How Does Preeclampsia Affect The Liver – Background: Preeclampsia is a disease with far-reaching consequences that extend beyond the immediate postpartum period and have serious lifelong consequences. Preeclampsia affects most organ systems in the body. These sequelae are partially mediated by the incompletely understood pathophysiology of preeclampsia and associated vascular changes.
Contents: Current research focuses on elucidating the pathophysiology of preeclampsia with the goal of implementing accurate screening and treatment approaches as the disease develops and progresses. Preeclampsia causes significant short- and long-term maternal morbidity and mortality not only in the cardiovascular system but also in other organ systems throughout the body. These effects persist after pregnancy and immediately after giving birth.
- 1 How Does Preeclampsia Affect The Liver
- 2 Explainer: What Is Pre Eclampsia, And How Does It Affect Mums And Babies?
How Does Preeclampsia Affect The Liver
Summary: The objective of this review is to discuss the current understanding of how the pathophysiology of preeclampsia is associated with adverse health outcomes in patients with this disease and briefly discuss ways to improve overall outcomes.
How Pre Eclampsia Affects Pregnancy Outcomes In Pregnancy
Hypertensive disorders of pregnancy (HDP) are a major cause of pregnancy-related morbidity and mortality. These disorders have far-reaching consequences well beyond pregnancy and the postpartum period. According to the Centers for Disease Control (CDC), HDP, including preeclampsia, accounts for nearly 7% of all maternal deaths (1). HDP carries numerous diagnoses, including chronic hypertension, gestational hypertension, preeclampsia, severe preeclampsia, and eclampsia (2, 3). There is data to show that, similar to chronic hypertension, preeclampsia has serious consequences later in life. Therefore, a thorough understanding of the pathogenesis and prediction of HDP and its impact on short- and long-term health outcomes is important to provide optimal care to pregnant patients, especially those outside the postpartum period.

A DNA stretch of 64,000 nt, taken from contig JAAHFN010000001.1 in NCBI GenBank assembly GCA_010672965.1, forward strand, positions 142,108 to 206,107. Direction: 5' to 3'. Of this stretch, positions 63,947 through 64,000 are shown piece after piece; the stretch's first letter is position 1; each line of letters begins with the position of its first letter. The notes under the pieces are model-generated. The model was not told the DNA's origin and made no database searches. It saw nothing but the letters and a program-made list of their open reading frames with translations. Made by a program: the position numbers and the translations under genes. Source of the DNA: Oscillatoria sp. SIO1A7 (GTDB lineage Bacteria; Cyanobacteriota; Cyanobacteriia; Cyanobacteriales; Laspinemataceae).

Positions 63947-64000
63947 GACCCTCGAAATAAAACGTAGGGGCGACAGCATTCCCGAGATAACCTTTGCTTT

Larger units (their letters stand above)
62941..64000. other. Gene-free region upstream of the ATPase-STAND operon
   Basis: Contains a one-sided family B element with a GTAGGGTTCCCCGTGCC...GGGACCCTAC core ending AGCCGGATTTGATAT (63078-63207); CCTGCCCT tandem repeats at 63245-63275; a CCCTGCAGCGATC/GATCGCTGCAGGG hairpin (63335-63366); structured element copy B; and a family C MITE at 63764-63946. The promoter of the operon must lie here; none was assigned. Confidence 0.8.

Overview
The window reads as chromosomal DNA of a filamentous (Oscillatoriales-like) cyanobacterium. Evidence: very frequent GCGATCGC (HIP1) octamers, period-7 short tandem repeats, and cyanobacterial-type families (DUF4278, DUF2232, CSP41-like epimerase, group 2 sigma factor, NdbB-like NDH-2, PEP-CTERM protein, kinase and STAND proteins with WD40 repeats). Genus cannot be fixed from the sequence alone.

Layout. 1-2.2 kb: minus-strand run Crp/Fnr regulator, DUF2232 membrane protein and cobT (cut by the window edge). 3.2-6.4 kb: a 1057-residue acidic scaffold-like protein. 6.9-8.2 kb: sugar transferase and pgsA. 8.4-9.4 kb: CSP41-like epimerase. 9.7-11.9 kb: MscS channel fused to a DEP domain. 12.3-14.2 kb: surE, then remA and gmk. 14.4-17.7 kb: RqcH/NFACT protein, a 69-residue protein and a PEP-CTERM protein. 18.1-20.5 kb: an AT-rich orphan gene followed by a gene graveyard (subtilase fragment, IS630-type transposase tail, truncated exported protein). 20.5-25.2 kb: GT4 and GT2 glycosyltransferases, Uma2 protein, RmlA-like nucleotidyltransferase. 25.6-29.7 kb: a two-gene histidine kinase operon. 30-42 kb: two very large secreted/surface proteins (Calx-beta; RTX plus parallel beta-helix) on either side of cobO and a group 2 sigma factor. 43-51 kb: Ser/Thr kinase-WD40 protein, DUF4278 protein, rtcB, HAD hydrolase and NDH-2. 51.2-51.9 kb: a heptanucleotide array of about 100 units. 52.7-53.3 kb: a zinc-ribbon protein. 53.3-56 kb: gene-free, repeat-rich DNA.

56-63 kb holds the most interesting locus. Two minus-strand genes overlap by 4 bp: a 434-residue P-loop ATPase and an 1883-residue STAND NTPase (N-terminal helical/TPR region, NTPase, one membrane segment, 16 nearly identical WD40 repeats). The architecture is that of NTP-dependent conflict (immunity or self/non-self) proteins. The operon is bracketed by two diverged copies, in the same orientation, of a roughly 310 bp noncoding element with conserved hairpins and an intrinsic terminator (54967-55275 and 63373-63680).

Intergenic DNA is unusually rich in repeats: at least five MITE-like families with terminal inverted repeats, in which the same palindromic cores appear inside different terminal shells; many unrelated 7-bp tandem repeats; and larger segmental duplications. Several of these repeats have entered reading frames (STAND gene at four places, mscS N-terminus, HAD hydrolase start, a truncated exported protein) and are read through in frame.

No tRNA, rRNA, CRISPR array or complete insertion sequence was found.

To improve long-term morbidity in pregnant patients, it is of utmost importance to minimize the onset and early diagnosis of diseases. There is no perfect prediction model that can accurately identify all patients who will develop HDP or define those at highest risk of long-term disease. However, risk factors for the disease have been identified. As determined by the American College of Obstetricians and Gynecologists (ACOG), risk factors for developing preeclampsia include prior preeclampsia, chronic hypertension, diabetes, kidney disease, autoimmune diseases such as lupus, and multiple pregnancies (2, 4, 5) . Black race has traditionally been identified as a risk factor for the development of HDP, as blacks have a significantly higher incidence of preeclampsia than whites (6). However, recent research on health inequities raises the question of whether race or ethnicity is a specific risk factor for HDP, or whether race and ethnicity simply reflect unequal access to care and adverse socioeconomic conditions that they exist in the healthcare system and in society. Done.